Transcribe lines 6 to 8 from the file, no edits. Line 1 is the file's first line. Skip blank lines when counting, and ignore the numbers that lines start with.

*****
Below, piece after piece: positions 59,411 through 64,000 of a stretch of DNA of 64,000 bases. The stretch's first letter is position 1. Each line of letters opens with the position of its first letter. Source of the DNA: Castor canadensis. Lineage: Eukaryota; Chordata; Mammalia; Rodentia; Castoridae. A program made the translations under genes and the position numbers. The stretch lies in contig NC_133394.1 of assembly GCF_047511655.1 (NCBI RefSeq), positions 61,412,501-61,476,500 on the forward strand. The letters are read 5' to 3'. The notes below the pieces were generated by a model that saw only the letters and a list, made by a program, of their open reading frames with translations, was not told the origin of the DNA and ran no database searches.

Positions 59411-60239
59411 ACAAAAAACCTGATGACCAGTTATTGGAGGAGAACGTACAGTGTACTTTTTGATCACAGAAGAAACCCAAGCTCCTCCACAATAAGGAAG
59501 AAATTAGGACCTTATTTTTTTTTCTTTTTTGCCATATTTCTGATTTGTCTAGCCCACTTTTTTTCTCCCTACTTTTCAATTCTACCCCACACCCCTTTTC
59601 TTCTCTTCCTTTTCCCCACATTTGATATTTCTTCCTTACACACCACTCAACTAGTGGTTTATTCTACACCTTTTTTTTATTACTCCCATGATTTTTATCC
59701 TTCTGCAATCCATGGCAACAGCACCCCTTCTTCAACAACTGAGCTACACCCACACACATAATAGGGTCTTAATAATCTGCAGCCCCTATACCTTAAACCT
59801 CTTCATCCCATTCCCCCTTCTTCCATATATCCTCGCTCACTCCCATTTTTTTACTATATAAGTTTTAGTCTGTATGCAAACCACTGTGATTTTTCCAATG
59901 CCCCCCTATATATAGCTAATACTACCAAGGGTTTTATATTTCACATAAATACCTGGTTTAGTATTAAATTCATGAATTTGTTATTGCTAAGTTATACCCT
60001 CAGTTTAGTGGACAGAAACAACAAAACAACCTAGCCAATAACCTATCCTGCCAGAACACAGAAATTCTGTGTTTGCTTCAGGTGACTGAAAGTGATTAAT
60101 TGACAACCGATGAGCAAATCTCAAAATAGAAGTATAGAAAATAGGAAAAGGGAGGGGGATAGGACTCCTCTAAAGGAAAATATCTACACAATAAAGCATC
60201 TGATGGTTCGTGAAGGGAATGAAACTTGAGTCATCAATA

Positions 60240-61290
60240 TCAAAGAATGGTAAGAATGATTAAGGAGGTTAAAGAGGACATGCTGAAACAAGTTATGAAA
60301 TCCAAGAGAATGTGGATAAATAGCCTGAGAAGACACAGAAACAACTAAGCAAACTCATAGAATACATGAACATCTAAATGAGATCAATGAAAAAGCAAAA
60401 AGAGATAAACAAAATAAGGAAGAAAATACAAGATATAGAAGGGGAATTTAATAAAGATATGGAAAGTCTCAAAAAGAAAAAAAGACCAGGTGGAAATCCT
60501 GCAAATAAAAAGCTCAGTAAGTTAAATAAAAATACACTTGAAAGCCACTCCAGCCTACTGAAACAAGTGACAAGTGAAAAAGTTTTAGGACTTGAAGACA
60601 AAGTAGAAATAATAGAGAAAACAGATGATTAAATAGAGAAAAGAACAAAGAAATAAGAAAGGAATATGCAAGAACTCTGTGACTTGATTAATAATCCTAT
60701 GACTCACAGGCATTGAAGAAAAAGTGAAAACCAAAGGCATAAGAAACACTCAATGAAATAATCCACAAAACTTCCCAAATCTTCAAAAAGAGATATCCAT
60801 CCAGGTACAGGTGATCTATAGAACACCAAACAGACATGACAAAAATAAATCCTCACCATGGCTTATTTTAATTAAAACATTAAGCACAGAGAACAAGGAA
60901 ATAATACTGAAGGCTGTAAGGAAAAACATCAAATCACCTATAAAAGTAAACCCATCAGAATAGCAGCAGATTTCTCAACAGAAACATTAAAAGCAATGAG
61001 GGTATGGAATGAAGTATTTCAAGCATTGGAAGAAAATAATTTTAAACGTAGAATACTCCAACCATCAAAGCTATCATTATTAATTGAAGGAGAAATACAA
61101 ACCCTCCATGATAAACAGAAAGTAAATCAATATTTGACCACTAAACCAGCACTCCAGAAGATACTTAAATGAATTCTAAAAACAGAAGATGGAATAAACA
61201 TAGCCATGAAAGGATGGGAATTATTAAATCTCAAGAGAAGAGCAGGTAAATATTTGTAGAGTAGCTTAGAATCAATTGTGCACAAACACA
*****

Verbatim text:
59701 TTCTGCAATCCATGGCAACAGCACCCCTTCTTCAACAACTGAGCTACACCCACACACATAATAGGGTCTTAATAATCTGCAGCCCCTATACCTTAAACCT
59801 CTTCATCCCATTCCCCCTTCTTCCATATATCCTCGCTCACTCCCATTTTTTTACTATATAAGTTTTAGTCTGTATGCAAACCACTGTGATTTTTCCAATG
59901 CCCCCCTATATATAGCTAATACTACCAAGGGTTTTATATTTCACATAAATACCTGGTTTAGTATTAAATTCATGAATTTGTTATTGCTAAGTTATACCCT